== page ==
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The Jump, Inertia, and Juvenization of Suicides in Japan

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  • Joe Chen

    (National Chengchi University)

  • Yun Jeong Choi

    (Faculty of Economics, University of Tokyo)

  • Kohta Mori

    (Department of Economics, Yale University)

  • Yasuyuki Sawada

    (Faculty of Economics, University of Tokyo)

  • Saki Sugano

    (Graduate School of Economics, University of Tokyo)

Abstract

This article investigates the abrupt jump in the number of suicide cases in Japan in 1998 and the subsequent persistency of this figure by utilizing a generalized decomposition formula. In particular, by considering the change in the demographic structure, we decompose the 1998 jump in the number of suicides and the cumulative changes from 1998 to 2007 by age and gender. Our results show that while the abrupt jump in the number of suicides in 1998 is mainly attributed to middleaged males, who are 40 to 59 years old, the consistently high number of suicides after 1998 is because of the suicides of people from the younger generation, i.e., the age group from 20 to 39 years. This "juvenization" in suicides is also reflected by the change in the means for committing suicide. Finally, aging is also identified as an impediment in combating the high suicide numbers.

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File URL: http://www.cirje.e.u-tokyo.ac.jp/research/dp/2009/2009cf628.pdf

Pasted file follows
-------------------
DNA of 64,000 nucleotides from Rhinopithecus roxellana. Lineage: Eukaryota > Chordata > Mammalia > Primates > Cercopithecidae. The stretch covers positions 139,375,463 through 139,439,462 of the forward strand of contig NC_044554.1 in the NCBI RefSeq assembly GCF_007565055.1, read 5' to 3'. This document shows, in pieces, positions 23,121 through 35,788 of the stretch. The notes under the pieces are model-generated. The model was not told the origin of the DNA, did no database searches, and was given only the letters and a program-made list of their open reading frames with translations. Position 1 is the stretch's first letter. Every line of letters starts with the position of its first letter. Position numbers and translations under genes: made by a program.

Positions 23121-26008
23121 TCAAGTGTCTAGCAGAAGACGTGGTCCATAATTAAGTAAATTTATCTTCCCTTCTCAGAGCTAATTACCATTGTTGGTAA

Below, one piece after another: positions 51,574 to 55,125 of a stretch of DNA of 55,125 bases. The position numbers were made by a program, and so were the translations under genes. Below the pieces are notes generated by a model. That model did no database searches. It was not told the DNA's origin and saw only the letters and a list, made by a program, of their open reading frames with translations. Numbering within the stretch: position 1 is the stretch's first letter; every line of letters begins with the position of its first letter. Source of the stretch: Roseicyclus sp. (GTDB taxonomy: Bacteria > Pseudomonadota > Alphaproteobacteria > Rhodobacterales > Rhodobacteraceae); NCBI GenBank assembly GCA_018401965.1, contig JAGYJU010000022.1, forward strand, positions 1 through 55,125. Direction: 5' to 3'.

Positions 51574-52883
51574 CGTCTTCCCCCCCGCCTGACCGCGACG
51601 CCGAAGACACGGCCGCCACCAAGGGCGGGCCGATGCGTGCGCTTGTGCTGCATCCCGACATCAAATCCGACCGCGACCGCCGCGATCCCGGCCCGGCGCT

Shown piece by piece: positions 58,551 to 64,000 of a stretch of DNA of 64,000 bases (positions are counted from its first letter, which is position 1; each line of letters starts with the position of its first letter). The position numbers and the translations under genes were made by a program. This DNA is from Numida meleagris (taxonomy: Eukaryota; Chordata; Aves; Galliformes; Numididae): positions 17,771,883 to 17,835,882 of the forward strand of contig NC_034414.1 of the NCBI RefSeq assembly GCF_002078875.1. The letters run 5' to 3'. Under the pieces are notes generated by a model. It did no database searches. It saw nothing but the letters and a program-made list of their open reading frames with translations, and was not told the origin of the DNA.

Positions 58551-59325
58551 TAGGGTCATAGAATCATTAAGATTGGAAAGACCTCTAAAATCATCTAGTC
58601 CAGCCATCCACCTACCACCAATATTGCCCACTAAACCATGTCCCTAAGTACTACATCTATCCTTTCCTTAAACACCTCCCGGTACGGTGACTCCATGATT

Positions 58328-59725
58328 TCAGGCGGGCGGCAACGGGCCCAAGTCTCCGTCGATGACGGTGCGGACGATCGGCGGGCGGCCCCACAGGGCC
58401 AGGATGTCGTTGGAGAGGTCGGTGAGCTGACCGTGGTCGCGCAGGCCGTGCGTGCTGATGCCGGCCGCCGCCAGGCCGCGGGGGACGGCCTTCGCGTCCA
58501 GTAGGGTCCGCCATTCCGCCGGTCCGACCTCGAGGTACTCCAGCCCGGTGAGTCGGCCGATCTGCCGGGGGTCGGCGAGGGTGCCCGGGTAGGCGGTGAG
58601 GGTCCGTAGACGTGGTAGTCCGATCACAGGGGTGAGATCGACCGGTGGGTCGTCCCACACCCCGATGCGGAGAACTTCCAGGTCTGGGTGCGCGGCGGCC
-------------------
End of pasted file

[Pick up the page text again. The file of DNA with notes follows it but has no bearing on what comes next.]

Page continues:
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Bibliographic Info

Paper provided by CIRJE, Faculty of Economics, University of Tokyo in its series CIRJE F-Series with number CIRJE-F-628.

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Length: 20 pages
Date of creation: Jul 2009
Date of revision:
Handle: RePEc:tky:fseres:2009cf628

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  1. Evgueni M. Andreev & Vladimir M. Shkolnikov & Alexander Z. Begun, 2002. "Algorithm for decomposition of differences between aggregate demographic measures and its application to life expectancies, Gini coefficients, health expectancies, parity-progression ratios and total ," MPIDR Working Papers WP-2002-035, Max Planck Institute for Demographic Research, Rostock, Germany.
  2. Young Kim & Donna Strobino, 1984. "Decomposition of the difference between two rates with hierarchical factors," Demography, Springer, vol. 21(3), pages 361-372, August.
  3. Jan Oosterhaven & Jan Van Der Linden, 1997. "European Technology, Trade and Income Changes for 1975-85: An Intercountry Input-Output Decomposition," Economic Systems Research, Taylor & Francis Journals, vol. 9(4), pages 393-412.
  4. Hamermesh, Daniel S & Soss, Neal M, 1974. "An Economic Theory of Suicide," Journal of Political Economy, University of Chicago Press, vol. 82(1), pages 83-98, Jan.-Feb..
  5. Erik Dietzenbacher & Bart Los, 1998. "Structural Decomposition Techniques: Sense and Sensitivity," Economic Systems Research, Taylor & Francis Journals, vol. 10(4), pages 307-324.
  6. Prithwis Gupta, 1978. "A general method of decomposing a difference between two rates into several components," Demography, Springer, vol. 15(1), pages 99-112, February.
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